• Awesome job! Just the answer I was looking for! – warspyking Oct 21 '14 at 13:18
• +many for mentioning the utility of money - which so many of these problems ignore! – Julia Hayward Oct 21 '14 at 13:26
• @JuliaHayward honestly, how important is that? I mean, it's an interesting thought, but do we really need to add "but what if there is a crazed gunman demanding one million dollars" to every question? It's safe to assume each question wants a strategy maximizes expected dollar outcome, unless a utility breakdown is explicitly stated. – TheRubberDuck Oct 21 '14 at 18:59
• @EnvisionAndDevelop: The guntoting madman is only relevant when there is a small difference in order of size between the prizes. Utility only comes into play when it influences the strategy. It is an essential difference between the original MH problem (which is always, in any strategy, an all-or-nothing game) and this variation (where I may have the opportunity to select my strategy based on utility). A more common occurrence of utility is indeed in standard lotteries, where the expected result is negative, and yet people play (small loss = no change, but big win = big change). – oerkelens Oct 21 '14 at 20:10
• I'm moreso commenting on the arbitrary inclusion of an extra factor. You could have just as easily included a change in strategy for when the madman will steal money from you if you swap, or if you choose 3, his unlucky number. Why include one but not the other? I suppose you can include what's interesting to you, but I was responding to the sentiment that it's something people should be rewarded for doing. – TheRubberDuck Oct 21 '14 at 20:26

Take the $500,000. I assume that opening a door for an empty room means you get nothing. You picked on, and one was eliminated. So, there is now a$1/3$probability of picking the correct door from the remaining 3. \$500,000 $> 1/3*1000000$.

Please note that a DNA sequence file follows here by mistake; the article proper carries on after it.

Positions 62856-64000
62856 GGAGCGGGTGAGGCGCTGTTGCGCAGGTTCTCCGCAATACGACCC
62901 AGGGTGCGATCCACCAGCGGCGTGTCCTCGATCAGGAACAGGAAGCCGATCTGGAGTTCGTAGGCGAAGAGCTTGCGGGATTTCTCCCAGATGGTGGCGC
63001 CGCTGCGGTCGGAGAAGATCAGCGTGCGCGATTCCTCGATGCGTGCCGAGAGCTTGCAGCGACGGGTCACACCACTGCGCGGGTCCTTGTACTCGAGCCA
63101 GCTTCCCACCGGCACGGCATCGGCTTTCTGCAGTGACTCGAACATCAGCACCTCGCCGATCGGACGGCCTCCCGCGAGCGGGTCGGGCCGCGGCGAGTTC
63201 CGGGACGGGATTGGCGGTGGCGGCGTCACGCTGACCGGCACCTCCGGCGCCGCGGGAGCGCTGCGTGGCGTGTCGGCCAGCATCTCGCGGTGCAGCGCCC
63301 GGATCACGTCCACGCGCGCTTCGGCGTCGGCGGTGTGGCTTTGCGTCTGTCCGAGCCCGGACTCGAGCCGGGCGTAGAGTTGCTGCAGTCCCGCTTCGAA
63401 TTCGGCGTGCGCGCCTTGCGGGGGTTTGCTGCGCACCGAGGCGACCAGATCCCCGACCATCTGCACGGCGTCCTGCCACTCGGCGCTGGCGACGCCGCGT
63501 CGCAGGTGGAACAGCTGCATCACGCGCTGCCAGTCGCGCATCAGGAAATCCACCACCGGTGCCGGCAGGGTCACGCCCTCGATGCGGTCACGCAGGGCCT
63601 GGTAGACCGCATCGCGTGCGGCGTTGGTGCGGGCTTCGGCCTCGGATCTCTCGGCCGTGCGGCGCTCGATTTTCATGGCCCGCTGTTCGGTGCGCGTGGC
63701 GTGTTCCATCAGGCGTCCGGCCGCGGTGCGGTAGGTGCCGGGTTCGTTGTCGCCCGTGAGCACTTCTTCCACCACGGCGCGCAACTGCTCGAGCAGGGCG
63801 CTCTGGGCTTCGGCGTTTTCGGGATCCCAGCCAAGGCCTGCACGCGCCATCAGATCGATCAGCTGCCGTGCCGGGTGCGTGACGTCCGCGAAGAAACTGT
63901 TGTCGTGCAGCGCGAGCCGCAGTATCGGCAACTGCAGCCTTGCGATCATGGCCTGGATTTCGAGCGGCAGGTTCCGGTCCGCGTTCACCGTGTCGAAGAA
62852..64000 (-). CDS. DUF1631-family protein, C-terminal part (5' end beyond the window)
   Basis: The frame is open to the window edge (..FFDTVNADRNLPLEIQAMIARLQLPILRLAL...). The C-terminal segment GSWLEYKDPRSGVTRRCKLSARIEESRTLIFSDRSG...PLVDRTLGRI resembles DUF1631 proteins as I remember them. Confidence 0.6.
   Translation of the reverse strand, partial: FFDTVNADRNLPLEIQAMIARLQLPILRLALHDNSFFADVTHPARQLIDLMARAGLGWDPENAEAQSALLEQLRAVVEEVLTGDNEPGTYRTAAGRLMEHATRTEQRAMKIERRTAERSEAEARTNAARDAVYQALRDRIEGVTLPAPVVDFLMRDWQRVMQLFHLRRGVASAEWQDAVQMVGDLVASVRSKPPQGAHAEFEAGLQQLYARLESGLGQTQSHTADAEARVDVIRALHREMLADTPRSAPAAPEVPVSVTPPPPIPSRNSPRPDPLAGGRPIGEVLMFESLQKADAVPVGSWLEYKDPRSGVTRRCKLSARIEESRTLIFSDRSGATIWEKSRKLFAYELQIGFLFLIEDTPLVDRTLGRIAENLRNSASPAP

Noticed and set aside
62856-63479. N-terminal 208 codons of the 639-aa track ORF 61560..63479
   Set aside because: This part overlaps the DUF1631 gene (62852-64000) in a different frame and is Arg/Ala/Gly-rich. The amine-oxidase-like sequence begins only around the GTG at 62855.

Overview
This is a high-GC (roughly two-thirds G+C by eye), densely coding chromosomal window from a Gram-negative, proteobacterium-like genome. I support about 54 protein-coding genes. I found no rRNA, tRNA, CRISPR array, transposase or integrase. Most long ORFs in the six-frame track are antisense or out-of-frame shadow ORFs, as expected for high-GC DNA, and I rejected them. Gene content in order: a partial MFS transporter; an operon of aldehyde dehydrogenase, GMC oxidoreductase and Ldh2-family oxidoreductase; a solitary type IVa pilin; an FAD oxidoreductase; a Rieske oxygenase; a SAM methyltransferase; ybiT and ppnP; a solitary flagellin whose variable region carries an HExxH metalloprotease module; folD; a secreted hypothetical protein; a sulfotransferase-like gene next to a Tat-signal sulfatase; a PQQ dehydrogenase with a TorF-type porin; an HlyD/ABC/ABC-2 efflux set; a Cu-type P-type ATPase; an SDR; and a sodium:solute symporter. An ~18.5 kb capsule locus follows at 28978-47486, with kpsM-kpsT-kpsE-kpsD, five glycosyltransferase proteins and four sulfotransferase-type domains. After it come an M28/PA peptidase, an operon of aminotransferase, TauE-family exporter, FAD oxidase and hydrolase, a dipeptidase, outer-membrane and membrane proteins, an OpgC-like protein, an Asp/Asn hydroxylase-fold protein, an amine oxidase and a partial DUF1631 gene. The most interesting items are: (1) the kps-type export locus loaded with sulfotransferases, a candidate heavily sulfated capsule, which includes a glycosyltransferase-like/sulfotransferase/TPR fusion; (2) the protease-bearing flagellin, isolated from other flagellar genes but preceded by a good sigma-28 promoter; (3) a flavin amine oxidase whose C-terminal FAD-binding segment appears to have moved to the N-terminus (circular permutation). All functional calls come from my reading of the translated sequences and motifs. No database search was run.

• This is not true. The chance is 1/4 * 1000000. See the Monty Hall problem. The answer is still right, but the calculation isn't – Mathias711 Oct 21 '14 at 12:58
• Yes, @Mathias711: see the Monty Hall problem. The chance is 3/8 to win the million, not 1/4 (if you switch, of course) – oerkelens Oct 21 '14 at 13:11

I would take the money , because its higher than the probability of winning the chance which is 1/3rd (Edit: its 3/8 as explained in the other answer), but that is assuming the host knows which door it is in.

• The chance of winning is 1/4th. But yes, keep the money! – Mathias711 Oct 21 '14 at 12:53
• @Mathias711 It's 1/3 because an empty room has been eliminated – d'alar'cop Oct 21 '14 at 12:55
• puzzling.stackexchange.com/questions/2167/… – Mathias711 Oct 21 '14 at 12:56
• @Mathias711 You are making an assumption that the host knew door #1 was empty. That has not been stated here. – Joel Rondeau Oct 21 '14 at 12:58
• The probability of winning with switching is not 1/4. It is 3/8. – oerkelens Oct 21 '14 at 13:08